I think one of the things that we far too often overlook in this country is that fact that genital mutilation of newborn boys is common practice, if not standard. Why isn't there more of a cry against this? Do the benefits of circumcision (if any, and I don't see any valid argument that there are any) outweigh the cost and mutilation of a boy?

Of course circumcision isn't the only genital mutilation in the world, but it's the only type in practice in the United States. Female genital mutilation is just as barbaric, if not more so. Americans, and Europeans in general, ban female genital mutilation of babies, but why the hypocrisy in not doing the same for males?

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Ahh...yeah, they are very good videos. I'm not going to show them to my husband though. I'd rather keep him blissfully ignorant of what he has been missing. I kinda wish I didn't know too!


Parents should be required to watch those videos before they make the decision to have their babies cut.
I don't see why its touted as a bad thing if done properly.

When done on a person under the age of consent, it's a violation upon their rights. Nobody should be allowed to remove a part of the body of an infant because of any ethical or societal value. The removed part has a function and it does effect the infant during his whole life. This is a decision that should be made by the adult that has to live with the consequences, not by anybody else.

My husband has no regrets being circumcised

I have been born with a optical nerve that is not big enough to allow signals from both eyes to be transmitted to my brain. This means that although I'm able to look with both eyes, I cannot look with both at the same time, In effect I do not have stereoscopic sight. For me, this has some disadvantages as well as (perceived) advantages over people that do have stereoscopic sight.

I have no regrets being born this way.

Would you think that it should be allowed for me to cut out the eye of my infant son, or damage his optical nerve with the intention of causing him to have similar eyesight to me?

Where would you draw the line?
That's a ridiculous analogy. We're talking foreskin, not the ability to see. I will say you might be right in a small number of cases. I imagine there are one or two men on this planet that wish they had never been circumcised, but I haven't actually taken a poll. Vaccinations are done without consent. There are some things we do to our children without their consent. Where do you draw the line? I think right there. Just because one thing is ok, that doesn't mean there is a line that keeps moving farther away. Common sense is where you draw the line. And unless there is a massive decision by all Americans, for which I can only speak for, I don't know what they do in Europe or anywhere else, you are going to have your kid being the only uncircumcised kid in gym class which alone carries a stigma. My husband was prepared to make the decision to circumcise when we had kids, but then we had girls.
In Australia there are a lot less circumcisions performed now than 40 years ago. These days it's actually quite hard to find a doctor willing to do it if you don't present a medical or religious argument. Looking like Daddy doesn't really carry much weight here anymore. I think it starts with the medical profession being ready to say, "Well here is some information, I'd like you to read it and take a fresh look at it. If you really want to go ahead with it I might be able to refer you to someone, but I don't see the necessity myself."

This is from an Australian website:

Circumcision in Australia

Today the vast majority of Australian boys are not circumcised, and grow up happily with the bodies that nature gave them. Although circumcision was common from the 1920s to the 1960s, medical authorities have discouraged the practice since the 1970s, and it is now pretty much a thing of the past. Most parents want their boys to be as happy and healthy as possible, and they know that leaving their penis to develop naturally is the best way to secure these outcomes. The most recent statement (August 2009) from the Royal Australasian College of Physicians states clearly “the RACP does not recommend that routine circumcision in infancy be performed.”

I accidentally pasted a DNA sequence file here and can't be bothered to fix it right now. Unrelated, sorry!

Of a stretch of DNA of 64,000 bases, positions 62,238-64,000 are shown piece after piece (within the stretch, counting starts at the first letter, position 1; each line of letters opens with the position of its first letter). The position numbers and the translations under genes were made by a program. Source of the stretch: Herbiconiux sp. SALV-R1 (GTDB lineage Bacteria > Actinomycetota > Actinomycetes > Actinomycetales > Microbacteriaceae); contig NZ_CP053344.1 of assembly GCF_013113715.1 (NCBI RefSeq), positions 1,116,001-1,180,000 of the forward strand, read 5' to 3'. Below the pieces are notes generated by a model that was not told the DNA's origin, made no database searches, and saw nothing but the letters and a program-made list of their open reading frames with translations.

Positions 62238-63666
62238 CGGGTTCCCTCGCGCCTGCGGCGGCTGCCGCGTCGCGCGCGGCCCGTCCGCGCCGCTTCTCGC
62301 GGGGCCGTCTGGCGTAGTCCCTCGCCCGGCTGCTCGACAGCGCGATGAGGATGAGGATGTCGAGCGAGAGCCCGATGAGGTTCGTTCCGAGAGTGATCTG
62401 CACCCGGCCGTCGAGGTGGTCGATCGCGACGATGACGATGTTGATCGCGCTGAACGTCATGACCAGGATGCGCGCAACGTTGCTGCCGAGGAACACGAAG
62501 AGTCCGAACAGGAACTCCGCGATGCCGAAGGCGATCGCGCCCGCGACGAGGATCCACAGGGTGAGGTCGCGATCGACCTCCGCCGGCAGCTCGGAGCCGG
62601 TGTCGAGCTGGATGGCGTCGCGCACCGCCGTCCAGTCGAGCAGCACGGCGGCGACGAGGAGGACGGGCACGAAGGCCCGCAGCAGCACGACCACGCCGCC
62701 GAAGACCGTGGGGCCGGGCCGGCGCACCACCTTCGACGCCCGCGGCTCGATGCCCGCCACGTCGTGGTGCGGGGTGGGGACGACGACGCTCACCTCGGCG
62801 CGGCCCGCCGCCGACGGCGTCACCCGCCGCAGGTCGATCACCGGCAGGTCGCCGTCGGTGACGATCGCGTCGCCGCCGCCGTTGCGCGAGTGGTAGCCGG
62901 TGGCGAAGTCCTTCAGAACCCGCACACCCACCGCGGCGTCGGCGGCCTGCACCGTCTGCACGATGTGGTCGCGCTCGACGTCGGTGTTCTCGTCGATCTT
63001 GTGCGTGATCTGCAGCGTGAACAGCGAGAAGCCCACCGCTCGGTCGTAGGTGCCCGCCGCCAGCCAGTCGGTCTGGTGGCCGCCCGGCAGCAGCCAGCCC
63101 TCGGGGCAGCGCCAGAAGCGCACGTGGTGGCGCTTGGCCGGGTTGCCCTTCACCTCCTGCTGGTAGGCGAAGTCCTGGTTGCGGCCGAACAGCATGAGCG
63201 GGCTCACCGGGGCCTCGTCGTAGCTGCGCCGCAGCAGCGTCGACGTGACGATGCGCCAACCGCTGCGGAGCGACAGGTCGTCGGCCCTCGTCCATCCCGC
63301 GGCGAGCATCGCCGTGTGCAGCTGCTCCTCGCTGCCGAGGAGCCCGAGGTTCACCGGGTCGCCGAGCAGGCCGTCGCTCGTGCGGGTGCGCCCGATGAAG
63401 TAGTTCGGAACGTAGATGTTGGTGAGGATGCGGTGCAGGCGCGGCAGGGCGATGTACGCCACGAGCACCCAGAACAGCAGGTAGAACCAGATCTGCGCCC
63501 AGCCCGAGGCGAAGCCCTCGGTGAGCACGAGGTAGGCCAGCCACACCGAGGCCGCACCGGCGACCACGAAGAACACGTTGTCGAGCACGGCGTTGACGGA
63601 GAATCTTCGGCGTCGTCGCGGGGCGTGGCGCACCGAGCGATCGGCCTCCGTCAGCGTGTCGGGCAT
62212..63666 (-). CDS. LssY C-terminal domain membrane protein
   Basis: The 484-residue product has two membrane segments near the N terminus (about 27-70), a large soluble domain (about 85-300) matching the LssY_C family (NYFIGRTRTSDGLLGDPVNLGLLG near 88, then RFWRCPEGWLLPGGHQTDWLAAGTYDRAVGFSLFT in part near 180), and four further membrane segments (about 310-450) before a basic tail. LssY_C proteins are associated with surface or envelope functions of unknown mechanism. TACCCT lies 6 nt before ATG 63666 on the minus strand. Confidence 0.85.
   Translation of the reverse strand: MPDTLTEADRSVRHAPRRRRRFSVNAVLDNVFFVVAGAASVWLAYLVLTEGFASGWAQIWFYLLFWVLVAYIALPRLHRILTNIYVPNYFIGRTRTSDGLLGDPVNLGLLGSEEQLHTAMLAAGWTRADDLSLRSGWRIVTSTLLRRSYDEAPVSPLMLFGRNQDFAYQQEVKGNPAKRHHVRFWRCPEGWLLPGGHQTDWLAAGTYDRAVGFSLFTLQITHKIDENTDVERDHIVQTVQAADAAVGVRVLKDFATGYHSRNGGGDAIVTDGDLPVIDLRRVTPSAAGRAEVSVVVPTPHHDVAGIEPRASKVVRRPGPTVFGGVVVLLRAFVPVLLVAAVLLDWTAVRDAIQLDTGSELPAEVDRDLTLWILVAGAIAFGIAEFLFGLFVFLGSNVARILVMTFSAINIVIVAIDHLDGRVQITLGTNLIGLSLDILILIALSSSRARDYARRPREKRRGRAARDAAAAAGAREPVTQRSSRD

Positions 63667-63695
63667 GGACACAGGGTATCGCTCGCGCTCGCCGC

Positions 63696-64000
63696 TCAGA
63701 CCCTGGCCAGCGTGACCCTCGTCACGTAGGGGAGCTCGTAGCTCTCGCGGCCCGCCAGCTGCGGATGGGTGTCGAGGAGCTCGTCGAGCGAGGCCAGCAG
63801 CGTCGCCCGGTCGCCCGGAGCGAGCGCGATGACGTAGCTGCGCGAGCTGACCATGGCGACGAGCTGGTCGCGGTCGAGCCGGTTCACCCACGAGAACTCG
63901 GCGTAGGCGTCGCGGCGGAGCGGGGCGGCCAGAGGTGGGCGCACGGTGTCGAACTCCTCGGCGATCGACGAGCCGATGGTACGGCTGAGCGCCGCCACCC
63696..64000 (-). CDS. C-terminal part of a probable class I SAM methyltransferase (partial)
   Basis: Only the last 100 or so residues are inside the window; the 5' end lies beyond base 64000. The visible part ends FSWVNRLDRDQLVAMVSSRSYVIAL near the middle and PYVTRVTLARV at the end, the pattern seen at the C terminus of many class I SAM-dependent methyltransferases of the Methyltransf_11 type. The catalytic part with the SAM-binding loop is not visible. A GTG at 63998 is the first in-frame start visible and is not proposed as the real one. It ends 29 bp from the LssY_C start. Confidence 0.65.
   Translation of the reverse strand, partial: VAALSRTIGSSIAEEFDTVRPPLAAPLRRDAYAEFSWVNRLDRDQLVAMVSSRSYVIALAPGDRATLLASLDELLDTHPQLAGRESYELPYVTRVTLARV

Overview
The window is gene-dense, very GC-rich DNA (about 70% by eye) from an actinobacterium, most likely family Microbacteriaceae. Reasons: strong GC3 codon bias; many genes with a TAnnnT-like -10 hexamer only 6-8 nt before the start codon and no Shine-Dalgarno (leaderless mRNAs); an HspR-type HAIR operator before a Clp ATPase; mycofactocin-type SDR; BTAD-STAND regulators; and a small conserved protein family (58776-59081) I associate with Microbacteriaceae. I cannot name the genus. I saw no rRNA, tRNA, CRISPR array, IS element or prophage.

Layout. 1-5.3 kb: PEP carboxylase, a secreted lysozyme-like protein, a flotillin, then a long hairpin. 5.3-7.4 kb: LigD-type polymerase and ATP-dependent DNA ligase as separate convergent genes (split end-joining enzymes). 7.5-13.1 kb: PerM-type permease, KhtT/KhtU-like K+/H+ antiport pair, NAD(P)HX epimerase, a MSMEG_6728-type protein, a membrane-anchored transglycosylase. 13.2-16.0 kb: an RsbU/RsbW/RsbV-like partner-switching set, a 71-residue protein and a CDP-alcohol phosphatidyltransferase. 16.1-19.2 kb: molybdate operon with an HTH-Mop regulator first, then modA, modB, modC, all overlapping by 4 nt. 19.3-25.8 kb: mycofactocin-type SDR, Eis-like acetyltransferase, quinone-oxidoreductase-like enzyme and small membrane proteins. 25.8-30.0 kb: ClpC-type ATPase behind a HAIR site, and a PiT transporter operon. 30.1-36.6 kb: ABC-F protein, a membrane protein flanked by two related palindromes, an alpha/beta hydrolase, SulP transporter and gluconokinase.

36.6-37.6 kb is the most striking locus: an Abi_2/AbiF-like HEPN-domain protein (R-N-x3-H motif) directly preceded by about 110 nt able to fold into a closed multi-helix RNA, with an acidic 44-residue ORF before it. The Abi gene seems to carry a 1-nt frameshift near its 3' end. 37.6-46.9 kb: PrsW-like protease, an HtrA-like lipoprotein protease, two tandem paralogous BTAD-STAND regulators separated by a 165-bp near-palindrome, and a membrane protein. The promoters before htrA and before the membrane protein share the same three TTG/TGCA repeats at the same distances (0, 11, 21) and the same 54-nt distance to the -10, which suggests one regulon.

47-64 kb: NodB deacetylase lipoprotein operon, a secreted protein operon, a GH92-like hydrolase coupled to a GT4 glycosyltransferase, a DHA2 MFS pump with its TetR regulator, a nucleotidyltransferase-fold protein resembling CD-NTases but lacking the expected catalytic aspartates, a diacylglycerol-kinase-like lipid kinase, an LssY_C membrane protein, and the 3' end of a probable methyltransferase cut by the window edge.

Despite this, a few die-hard enthusiasts for circumcision keep popping up in the media, full of alarmist claims about the terrible risks of retaining the foreskin. This propaganda is contrary to the advice issued by responsible medical bodies such as the Royal Australasian College of Physicians and is intended to confuse and mislead parents, and scare them into demanding circumcision for their boys. Most doctors are opposed to circumcision and will not perform the operation without genuine medical need (a rare situation). The fanatics have given up trying to influence responsible medical and scientific bodies; instead, they aim to use the popular media to frighten parents into putting pressure on doctors to agree to their demands.

Hopefully in 20 years this is where the US will be too.
Excellent posts by Limber, Rob and Ron!

"We're talking foreskin, not the ability to see." - Lisa

Lisa, did you actually watch the videos that Ron posted? The procedure in question demonstrably reduces the functionality of a healthy organ, to the (needless) detriment of the non-consenting victim. Rob's stereo-sight analogy is directly applicable, except for the fact that his impairment was the result of genetic mutation or neonatal conditions rather than a mohel and a knife.

The others have already done a capital job of addressing all the points you raised, averting any need for me to go on another 2-page rant (:P), but I would like to delve a little deeper into just how you are thinking about this subject, since I want to try and understand where you're coming from:

- Would you support forced circumcision of adult males? Why or why not, and if 'no', why is that different from how you view the rights of infant males?
- Would you support genital cutting of female babies? Again, why or why not, and how does this differ (in your mind) from the genital cutting of infant boys?
- Finally, would you support the removal of infant breast tissue? After all, there would then be a reduced chance of breast cancer when the kid grows up, and once the practice is commonplace they'll probably even be able to improve the procedure so that some of them can still breastfeed in adulthood. So, why not perform that unjustified surgery? :/

- Matthew
There are many men who wish they had never been circumcised, not just those who had complications after the procedure. This is, in my opinion, beside the point.